Why Pain Doesn’t Always Mean You’re Injured
Sports medicine physicians are rethinking the relationship between damage to your body and how it feels
For exclusive access to all of our fitness, gear, adventure, and travel stories, plus discounts on trips, events, and gear, sign up for Outside+ today.
You’ve just put in a great block of training. Now your knee hurts. Does that mean you’re injured? Well… it’s complicated, according to a new opinion piece in the British Journal of Sports Medicine. Athletes are constantly dealing with pains and niggles, some that disappear and others that persist. Judging which ones to ignore and which ones to take seriously is a delicate art—and how we choose to label those pains, it turns out, can affect the outcome.
The new article is by Morten Høgh, a physiotherapist and pain scientist at Aalborg University in Denmark, along with colleagues from Denmark, Australia, and the United States. It argues that, in the context of sports medicine, pain and injury are two distinct entities and shouldn’t be lumped together. When pain is inappropriately labeled as an injury, Høgh and his colleagues argue, it creates fear and anxiety and may even change how you move the affected part of the body, which can create further problems.
To start, some definitions: A sports-related injury refers to damage to some part of the body. It’s usually indicated by physical impairment, an identifiable mechanism of injury, and perhaps signs of inflammation. If you tear your ACL, there’s no doubt that you’re injured. One important caveat: If you look hard enough, you’ll often find something that looks like an injury. Take X-rays of a middle-aged athlete with knee pain, and you may see signs of cartilage degeneration in the bad knee—but you might also see the same thing in the good knee, too. That’s a common consequence of aging, and it doesn’t explain why the bad knee is hurting.
Pain, on the other hand, is defined in the paper as “an unpleasant sensory and emotional experience associated with, or resembling that associated with, actual or potential tissue damage.” The italics are mine. It certainly feels like something is damaged. But pain is fundamentally a subjective, patient-reported phenomenon, and it can exist even without an identifiable injury. One of the examples in the paper is patellofemoral pain, which is a very common diagnosis in runners that basically means your knee hurts but they can’t figure out exactly why it’s hurting. In comparison, patella tendinopathy is knee pain with a clinically identifiable cause for the pain (a damaged or inflamed tendon).
The paper includes an infographic (viewable here) that outlines the differences between what they call “sports-related injuries” and “sports-related pain.” Here are some of the key points:
- Pain is influenced by “context, expectations, beliefs, and cognitions”; injuries aren’t. As it happens, the New York Times ran an article just last week on how words like “burning” and “stabbing” affect how you feel pain. My favorite nugget from that story: the patient in Australia who returned to her native Nepal for treatment because no one understood her description of “kat-kat,” an untranslatable expression of achiness that can feel deeply cold.
- Injuries are objectively observable; pain isn’t. That said, subjective assessments of pain, including a simple zero to ten rating, can be remarkably repeatable and informative. That’s how we know that effort, not pain, is what causes people to give up in tests of cycling endurance.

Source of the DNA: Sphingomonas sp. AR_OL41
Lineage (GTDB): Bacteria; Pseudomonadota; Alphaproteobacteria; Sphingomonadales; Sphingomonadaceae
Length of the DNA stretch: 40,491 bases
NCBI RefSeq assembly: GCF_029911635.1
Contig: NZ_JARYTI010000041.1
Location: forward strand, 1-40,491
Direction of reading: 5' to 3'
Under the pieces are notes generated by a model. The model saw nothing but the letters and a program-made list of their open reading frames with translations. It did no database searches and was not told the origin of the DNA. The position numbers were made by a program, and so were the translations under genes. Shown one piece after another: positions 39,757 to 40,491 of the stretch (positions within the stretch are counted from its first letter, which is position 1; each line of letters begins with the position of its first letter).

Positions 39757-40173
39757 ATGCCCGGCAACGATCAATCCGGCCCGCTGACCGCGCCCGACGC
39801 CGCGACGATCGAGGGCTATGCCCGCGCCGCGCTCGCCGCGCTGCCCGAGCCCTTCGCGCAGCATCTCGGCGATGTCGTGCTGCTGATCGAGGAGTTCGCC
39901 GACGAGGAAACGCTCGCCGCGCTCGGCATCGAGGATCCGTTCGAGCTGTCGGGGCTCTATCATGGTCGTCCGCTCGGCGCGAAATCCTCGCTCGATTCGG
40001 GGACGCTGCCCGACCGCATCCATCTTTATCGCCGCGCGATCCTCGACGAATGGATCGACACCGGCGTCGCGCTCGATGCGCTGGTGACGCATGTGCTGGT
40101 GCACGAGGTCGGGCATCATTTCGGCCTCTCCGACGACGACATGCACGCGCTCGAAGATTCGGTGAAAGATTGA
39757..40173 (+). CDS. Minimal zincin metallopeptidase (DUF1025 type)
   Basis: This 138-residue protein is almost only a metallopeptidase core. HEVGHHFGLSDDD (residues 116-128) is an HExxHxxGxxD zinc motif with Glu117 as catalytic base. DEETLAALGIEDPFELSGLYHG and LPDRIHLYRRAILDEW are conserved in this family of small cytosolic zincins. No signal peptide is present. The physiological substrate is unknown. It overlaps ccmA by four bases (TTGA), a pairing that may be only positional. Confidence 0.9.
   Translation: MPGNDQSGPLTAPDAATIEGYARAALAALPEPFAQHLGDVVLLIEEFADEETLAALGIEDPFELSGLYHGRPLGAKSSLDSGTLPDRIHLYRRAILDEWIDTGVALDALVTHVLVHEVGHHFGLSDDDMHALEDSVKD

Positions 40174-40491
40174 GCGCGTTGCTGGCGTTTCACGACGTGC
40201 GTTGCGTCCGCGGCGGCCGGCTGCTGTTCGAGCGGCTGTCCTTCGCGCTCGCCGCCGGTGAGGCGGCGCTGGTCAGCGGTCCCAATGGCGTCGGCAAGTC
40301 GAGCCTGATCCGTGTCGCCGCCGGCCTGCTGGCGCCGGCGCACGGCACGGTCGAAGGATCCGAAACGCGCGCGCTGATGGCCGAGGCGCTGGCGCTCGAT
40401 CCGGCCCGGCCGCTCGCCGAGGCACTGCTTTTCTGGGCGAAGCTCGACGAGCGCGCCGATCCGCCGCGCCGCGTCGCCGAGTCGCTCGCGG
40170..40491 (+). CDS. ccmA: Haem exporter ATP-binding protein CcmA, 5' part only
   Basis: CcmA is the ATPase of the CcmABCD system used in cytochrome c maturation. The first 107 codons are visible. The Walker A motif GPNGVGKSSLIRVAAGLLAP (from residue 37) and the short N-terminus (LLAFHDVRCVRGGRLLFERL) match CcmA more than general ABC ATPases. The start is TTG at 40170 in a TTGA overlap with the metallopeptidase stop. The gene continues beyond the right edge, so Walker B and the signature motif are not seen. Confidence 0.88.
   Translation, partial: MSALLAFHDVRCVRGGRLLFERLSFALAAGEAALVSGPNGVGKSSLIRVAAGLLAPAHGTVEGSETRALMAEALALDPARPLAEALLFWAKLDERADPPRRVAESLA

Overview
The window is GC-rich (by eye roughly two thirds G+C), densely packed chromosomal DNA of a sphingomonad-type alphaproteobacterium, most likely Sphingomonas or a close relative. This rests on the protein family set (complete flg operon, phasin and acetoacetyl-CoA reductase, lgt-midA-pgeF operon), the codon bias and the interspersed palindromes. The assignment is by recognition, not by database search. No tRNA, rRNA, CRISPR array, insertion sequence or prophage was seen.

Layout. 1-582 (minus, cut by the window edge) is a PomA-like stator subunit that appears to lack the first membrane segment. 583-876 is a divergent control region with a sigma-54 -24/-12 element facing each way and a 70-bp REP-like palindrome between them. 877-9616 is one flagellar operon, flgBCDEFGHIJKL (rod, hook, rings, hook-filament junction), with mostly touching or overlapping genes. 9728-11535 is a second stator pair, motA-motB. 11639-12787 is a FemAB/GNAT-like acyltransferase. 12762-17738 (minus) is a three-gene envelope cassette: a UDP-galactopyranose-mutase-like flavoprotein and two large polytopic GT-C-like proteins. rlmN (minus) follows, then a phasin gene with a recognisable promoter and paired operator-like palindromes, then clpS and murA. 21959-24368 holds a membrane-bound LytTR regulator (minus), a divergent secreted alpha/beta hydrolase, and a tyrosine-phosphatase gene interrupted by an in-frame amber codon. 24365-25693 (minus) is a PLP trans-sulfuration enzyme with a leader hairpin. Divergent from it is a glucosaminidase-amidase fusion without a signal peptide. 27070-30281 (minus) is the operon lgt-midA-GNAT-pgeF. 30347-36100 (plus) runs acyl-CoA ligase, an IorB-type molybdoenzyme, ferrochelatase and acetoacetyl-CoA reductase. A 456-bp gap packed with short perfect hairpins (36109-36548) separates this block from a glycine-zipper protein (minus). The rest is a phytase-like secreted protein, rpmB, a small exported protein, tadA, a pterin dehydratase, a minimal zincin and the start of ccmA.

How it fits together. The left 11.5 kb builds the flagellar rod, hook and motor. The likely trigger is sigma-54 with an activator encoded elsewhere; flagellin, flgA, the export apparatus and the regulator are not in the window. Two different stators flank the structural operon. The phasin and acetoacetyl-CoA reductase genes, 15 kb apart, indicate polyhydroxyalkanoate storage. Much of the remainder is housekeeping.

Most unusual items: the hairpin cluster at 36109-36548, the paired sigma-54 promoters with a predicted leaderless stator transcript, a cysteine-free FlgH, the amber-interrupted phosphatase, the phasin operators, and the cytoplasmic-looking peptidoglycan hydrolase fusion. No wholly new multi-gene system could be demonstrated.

- The prognosis for an injury will depend on which body part is affected: injured muscles heal better than, say, spinal disks, and the healing will proceed in predictable stages. Pain, in contrast, often comes and goes unpredictably, and its severity doesn’t necessarily depend on the healing stage.
- The fundamental principle of rehab from injury is gradually increasing the load on the damaged tissue until healing is complete and it’s capable of handling the demands of training and competition. The focus for sports-related pain is improving the patient’s ability to manage the pain, for example by avoiding negative responses like pain catastrophizing that make it feel worse. This process isn’t as linear as rehabbing damaged tissue: you can’t just gradually increase training load and assume that pain will go away.
The themes in Høgh’s paper overlap with another recent British Journal of Sports Medicine editorial, this one from Australian physician Daniel Friedman and his colleagues, on the dangers of diagnostic labels. Calling a knee injury a meniscal tear rather than a meniscal strain, for example, might nudge the patient toward opting for arthroscopic surgery, even though that’s not considered the best approach to that injury. More generally, Friedman writes, the words chosen to describe injuries “may catalyze a looping effect of catastrophization, anxiety, and fear of movement.”
In many cases, of course, these nuances aren’t a big deal. If you get a stress fracture, it will hurt. You’ll have to rest it until it heals, gradually increase the load on it, and then pain should no longer be an issue. The injury and its associated pain are tightly coupled. But other cases aren’t so straightforward. For people with chronic Achilles pain, there’s often no clear link between the physical state of the tendon and how it feels, so reducing and managing pain sufficiently to return to training is a more useful goal than waiting for the tendon to be “healed.” Figuring out where any given flare-up falls on that spectrum is tricky, but the first step, according to Høgh, is simply recognizing that sometimes pain is just pain.
For more Sweat Science, join me on Twitter and Facebook, sign up for the email newsletter, and check out my book Endure: Mind, Body, and the Curiously Elastic Limits of Human Performance.